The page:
As Francis Bacon said, “Money is a good servant but a bad master.” Money can help us get all sorts of things that we need and want. But money is a cruel master if it rules our lives. And so the Proverbs teach us to be content with what we have. Like in one of my all time favourite proverbs in chapter 30.

“Two things I ask of you, O LORD; do not refuse me before I die: Keep falsehood and lies far from me; give me neither poverty nor riches, but give me only my daily bread. Otherwise, I may have too much and disown you and say, ‘Who is the LORD?’ Or I may become poor and steal, and so dishonour the name of my God.”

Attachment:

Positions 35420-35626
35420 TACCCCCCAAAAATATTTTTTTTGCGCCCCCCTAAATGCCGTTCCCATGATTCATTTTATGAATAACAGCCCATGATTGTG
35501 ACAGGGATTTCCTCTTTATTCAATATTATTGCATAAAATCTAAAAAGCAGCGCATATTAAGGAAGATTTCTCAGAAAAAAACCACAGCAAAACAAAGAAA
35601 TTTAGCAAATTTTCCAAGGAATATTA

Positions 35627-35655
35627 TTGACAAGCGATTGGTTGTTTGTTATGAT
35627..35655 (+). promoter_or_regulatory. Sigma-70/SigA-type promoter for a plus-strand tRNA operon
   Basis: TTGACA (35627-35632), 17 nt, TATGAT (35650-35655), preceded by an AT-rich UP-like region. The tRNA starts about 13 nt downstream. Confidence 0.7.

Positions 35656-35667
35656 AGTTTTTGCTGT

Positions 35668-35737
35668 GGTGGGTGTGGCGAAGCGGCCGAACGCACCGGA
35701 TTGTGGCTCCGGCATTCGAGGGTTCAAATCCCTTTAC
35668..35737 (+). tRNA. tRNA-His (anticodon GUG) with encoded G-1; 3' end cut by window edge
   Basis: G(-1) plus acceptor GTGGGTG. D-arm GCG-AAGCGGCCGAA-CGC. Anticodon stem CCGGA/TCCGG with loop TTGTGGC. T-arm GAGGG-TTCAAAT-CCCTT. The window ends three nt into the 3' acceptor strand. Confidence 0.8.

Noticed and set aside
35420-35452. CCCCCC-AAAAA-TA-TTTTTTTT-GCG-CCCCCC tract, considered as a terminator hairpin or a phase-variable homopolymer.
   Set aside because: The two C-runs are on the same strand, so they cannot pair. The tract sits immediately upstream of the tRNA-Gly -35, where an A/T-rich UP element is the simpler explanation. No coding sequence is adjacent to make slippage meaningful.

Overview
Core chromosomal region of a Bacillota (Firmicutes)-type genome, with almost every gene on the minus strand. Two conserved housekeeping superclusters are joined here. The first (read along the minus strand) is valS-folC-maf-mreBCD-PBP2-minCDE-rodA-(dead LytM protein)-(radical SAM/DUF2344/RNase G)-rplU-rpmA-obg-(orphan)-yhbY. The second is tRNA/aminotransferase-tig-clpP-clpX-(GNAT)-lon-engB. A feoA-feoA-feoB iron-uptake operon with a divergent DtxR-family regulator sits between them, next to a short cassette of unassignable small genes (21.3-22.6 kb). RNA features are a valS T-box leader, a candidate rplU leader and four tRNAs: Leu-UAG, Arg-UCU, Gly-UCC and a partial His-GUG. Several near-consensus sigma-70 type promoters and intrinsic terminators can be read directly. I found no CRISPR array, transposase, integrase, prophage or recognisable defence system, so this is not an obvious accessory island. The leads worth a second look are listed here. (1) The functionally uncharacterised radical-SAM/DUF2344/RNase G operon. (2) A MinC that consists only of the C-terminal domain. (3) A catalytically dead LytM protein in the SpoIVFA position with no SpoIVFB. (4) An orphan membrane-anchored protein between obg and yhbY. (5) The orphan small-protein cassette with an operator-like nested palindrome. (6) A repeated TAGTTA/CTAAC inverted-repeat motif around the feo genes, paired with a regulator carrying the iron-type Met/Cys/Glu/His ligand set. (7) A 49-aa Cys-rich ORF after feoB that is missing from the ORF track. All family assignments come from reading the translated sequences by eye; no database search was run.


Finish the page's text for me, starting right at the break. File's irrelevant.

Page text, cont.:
Poverty and riches. Both of them possess their dangers, their hidden temptations and pitfalls. Both of them can lead us into sin. Poverty may make us steal and loot and burn and destroy. But riches may do even worse and steal our hearts so that money becomes our god. “You cannot serve two masters,” Jesus said, “because you will love one and hate the other. You cannot serve both God and money.” So you must choose which one of them you will serve. Small disks of metal or the living God. Because the love of one of them is a root of all kinds of evil. Greed. Stealing. Looting. Lying. And murder. The other is the creator of heaven and earth. So choose wisely.